Have you ever had customers who just don’t quite seem to trust you? They listen to you with raised eyebrows, and don’t take what you say at face value. They look for hidden agendas, and always looks for the “catch.” If you are a basically honest person, it can be a very unpleasant sensation. (Even if you’re not an honest person, it’s still unpleasant – but at least you know who to blame!)
Trust is hard to build, easy to break
Of all the connections we can build with our customers (as well as co-workers, bosses, employees, etc) trust is both the hardest to create, and easiest to break. It’s understandable. In this day and age a little healthy skepticism is probably a good thing. But there are some people who fear so greatly the vulnerability that comes with trust, they overcompensate by trusting virtually nothing and no-one.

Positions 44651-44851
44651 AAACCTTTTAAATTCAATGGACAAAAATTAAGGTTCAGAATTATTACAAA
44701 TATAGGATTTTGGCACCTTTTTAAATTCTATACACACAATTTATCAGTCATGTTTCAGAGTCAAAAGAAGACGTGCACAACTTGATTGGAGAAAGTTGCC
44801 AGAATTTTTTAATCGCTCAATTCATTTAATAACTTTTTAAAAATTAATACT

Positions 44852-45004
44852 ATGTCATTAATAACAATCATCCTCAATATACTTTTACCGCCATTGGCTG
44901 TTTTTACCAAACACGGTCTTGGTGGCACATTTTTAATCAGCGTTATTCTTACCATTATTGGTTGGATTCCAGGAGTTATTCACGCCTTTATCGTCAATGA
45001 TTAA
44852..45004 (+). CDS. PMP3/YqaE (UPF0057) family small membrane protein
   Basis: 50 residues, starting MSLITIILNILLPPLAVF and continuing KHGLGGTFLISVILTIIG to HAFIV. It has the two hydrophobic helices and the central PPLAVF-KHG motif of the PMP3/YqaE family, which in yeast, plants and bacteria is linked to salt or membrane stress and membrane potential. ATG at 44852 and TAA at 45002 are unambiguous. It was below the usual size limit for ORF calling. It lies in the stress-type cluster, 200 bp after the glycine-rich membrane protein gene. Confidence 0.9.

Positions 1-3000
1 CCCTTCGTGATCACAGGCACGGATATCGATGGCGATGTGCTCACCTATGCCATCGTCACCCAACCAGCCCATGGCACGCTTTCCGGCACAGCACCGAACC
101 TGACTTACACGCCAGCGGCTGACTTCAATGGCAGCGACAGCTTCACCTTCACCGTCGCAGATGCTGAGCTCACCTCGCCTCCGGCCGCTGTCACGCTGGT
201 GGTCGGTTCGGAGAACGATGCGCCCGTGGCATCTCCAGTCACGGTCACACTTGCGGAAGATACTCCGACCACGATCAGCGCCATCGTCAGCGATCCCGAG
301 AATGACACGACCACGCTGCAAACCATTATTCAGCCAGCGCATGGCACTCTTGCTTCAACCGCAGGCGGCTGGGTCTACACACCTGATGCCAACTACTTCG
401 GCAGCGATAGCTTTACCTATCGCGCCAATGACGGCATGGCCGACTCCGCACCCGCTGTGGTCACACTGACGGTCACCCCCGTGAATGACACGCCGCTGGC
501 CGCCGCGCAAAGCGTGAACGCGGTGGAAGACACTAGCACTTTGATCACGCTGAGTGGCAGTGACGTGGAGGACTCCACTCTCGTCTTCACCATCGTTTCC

There is, unfortunately, no quick fix for building trust. Loss of trust is usually created by negative personal experiences, and it can only be undone with consistent, positive experiences.
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Three steps to addressing a lack of trust
There are three steps to follow when your exhibits a lack of trust:
1. Acknowledge and validate customers’ discomfort
eg. “I understand your discomfort. I suspect I’d feel the same way if I were you.”
2. Reaffirm to them that you care
eg. “I care about how satisfied you are – and I don’t want you <buy/sell/do> anything you’re not sure of.”
3. Restate your position, then set them free
Give them permission to walk away (those of you who are in sales – this means you too!). eg. “I really do think this is best for you because . But you really should be 100% comfortable before you make a decision.”
These three steps express empathy, caring, and confidence in your position – three things that suspicious customers are looking for. Give it a try.